Kuwait will start implementing the law requiring all citizens, expatriates and visitors to submit DNA samples later this summer, reports Alternet quoting Kuwaiti officials.
According to the report published Monday on the website of Alternet, the DNA samples of at least 3.3 million people will be stored in the government’s database which costs around $400 million. This makes Kuwait the first country in the world to legislate mandatory collection of DNA samples.
However, international privacy and legal analysts have expressed concern over the mandate. Social Science Professor at King’s College London and an expert in bioethics and genetics Barbara Prainsack pointed out, “No other country in the world wants to include everyone.
This is a very significant step that has never been taken before.” Almost everywhere else in the world, those who aren’t suspected criminals, terrorists or government employees are generally excepted from biometric data collection of this nature. Such indiscriminate collection violates the international standards for privacy established by the International Covenant on Civil and Political Rights, which Kuwait ratified.
The covenant requires DNA databases to be extensively regulated and proportionately narrow in scope. Several human rights advocates argued the Kuwaiti authorities have not clarified how they plan to implement the DNA database.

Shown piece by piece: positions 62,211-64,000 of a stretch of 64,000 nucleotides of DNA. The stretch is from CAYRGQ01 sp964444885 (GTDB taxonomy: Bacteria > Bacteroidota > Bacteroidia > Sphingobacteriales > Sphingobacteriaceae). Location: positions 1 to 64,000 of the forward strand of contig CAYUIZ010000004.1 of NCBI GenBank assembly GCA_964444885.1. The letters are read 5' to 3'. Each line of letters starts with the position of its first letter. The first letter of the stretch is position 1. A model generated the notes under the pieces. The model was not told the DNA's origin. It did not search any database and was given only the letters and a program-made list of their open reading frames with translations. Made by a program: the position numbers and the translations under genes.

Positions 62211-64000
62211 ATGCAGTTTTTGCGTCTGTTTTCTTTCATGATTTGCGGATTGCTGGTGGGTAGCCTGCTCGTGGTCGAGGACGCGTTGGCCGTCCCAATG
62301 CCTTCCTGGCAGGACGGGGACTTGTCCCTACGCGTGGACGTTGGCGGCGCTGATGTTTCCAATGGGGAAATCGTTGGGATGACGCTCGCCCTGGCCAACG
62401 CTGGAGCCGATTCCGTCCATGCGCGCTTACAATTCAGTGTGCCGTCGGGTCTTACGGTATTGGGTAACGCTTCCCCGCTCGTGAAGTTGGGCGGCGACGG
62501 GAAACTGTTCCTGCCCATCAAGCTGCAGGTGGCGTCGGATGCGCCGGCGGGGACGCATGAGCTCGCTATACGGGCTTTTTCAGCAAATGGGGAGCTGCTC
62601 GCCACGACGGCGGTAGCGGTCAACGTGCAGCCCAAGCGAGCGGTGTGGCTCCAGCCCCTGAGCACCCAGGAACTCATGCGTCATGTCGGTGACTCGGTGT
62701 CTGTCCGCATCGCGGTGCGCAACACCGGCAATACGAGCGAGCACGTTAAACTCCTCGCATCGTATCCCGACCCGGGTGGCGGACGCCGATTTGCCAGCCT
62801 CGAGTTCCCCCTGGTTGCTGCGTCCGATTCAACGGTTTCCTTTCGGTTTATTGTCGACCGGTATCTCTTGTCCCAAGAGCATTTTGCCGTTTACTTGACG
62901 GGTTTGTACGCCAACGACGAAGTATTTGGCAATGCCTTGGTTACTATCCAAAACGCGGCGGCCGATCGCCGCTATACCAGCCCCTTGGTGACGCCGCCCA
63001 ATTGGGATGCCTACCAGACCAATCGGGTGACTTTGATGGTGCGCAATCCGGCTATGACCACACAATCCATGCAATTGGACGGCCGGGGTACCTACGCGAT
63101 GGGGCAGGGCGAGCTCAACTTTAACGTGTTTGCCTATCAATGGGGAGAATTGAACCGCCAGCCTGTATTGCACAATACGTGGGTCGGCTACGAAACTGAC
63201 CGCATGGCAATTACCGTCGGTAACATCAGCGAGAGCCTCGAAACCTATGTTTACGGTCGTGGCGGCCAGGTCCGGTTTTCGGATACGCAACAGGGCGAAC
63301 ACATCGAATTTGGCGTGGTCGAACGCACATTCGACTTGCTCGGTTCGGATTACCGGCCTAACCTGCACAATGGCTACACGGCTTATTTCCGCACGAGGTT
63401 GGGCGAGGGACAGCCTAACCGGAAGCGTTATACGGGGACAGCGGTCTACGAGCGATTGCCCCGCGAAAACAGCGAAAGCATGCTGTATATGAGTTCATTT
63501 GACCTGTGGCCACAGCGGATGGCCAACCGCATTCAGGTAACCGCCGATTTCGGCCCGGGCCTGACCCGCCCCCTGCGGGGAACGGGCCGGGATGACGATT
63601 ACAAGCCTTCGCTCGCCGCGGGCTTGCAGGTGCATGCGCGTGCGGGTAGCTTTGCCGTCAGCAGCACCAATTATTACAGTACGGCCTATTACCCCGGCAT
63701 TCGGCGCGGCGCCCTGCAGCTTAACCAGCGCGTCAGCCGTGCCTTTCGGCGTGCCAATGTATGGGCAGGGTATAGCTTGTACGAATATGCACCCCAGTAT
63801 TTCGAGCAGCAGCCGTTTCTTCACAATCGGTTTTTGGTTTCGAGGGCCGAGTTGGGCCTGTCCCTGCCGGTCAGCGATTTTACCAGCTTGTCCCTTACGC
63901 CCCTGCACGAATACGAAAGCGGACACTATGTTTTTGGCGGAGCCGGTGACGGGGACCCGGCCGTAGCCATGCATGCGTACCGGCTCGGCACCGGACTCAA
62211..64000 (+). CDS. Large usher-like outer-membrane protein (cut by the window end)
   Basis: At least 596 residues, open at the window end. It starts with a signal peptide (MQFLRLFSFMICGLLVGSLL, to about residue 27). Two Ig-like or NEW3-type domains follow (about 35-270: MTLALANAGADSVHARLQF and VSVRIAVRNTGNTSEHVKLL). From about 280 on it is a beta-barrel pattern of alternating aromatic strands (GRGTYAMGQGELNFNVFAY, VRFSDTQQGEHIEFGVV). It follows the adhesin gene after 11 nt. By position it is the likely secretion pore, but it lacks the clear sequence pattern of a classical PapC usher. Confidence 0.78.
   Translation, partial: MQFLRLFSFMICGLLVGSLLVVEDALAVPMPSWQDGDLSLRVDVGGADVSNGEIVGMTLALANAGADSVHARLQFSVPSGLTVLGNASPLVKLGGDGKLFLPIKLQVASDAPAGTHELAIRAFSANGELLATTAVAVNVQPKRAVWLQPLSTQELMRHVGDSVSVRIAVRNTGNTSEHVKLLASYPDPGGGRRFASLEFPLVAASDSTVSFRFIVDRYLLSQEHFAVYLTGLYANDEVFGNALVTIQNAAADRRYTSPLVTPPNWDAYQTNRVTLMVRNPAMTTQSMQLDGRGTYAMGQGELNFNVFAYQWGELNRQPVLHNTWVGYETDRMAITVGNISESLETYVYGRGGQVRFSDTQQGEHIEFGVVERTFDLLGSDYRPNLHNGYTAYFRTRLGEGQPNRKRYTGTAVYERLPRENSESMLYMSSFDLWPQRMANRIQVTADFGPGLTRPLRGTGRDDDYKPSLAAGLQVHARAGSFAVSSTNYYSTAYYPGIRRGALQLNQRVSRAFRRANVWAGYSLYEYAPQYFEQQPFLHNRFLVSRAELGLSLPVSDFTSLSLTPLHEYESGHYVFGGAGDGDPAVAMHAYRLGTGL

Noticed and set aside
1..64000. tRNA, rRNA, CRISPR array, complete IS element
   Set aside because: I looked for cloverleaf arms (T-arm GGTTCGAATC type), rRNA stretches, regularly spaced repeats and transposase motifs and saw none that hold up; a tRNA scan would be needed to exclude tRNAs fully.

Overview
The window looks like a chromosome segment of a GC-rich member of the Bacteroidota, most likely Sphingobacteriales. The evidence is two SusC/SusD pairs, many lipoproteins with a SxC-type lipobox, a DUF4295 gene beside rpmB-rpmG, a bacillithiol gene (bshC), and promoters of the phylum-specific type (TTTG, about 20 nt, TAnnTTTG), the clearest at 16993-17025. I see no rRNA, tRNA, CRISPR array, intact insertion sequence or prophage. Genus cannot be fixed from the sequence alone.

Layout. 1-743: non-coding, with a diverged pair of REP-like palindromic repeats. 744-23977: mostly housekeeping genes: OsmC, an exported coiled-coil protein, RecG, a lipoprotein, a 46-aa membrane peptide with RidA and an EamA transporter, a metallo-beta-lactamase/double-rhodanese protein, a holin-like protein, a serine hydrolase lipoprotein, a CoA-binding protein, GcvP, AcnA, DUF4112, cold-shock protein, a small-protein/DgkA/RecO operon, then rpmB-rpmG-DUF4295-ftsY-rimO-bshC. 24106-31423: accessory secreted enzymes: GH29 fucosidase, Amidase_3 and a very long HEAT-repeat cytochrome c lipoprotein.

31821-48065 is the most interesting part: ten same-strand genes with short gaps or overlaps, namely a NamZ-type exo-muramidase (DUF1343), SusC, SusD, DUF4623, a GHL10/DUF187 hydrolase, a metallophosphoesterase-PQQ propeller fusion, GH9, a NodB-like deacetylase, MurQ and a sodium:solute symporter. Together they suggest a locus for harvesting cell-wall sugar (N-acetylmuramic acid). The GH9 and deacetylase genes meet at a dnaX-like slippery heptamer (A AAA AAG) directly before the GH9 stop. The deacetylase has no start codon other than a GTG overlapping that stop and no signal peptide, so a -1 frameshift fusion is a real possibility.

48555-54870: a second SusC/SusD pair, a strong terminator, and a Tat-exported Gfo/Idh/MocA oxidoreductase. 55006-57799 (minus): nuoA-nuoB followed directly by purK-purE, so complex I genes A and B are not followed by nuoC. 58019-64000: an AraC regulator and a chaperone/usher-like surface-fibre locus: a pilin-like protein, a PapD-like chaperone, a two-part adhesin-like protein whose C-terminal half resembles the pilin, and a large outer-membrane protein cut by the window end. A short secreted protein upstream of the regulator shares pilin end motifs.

The law forbids refusing or falsifying one’s DNA sample, but safeguards about how individual samples will be shared, stored and processed have not been made public. “The law says that for anyone working with DNA improperly there will be criminal fines and potential prosecution,”
Belkis Wille, Human Rights Watch’s Kuwait researcher, explained. “But that doesn’t get at the heart of the bigger issues, which are who gets access to the data and why. Judicial oversight is also currently not in the law as it been written.”
In response to a May 2015 ISIS suicide bombing in the country’s capital, the Kuwait National Assembly passed the mandatory DNA collection legislation as a counterterrorism measure that June. Kuwaiti officials were quoted as saying that the database would not only solve crimes more quickly in the case of terrorist acts, but also help to identify bodies in natural disasters. Kuwaiti officials also confirmed that the database would be “at par” with those in the US and the UK.
If all goes as planned, they may even exceed the FBI’s capacious precedent. Nevertheless, genetic experts, researchers and civil rights advocates fear that the government might expand the uses of the database beyond its original purpose. In response to fears that the database might be used to reveal sensitive information about health or paternity, senior officials said “the test is not done to diagnose any disease or obtain medical information because such information is part of individuals’ privacy and the law bans access to it.”
Wafa Ben Hassine, a legal analyst and former fellow with the Electronic Frontier Foundation, said the information revealed by DNA could further be “used to discriminate against people who are non-citizens.” In particular, human rights advocates fear that the database could be used to exclude the country’s stateless Bedoun population, which numbers around 100,000. — www.alternet.org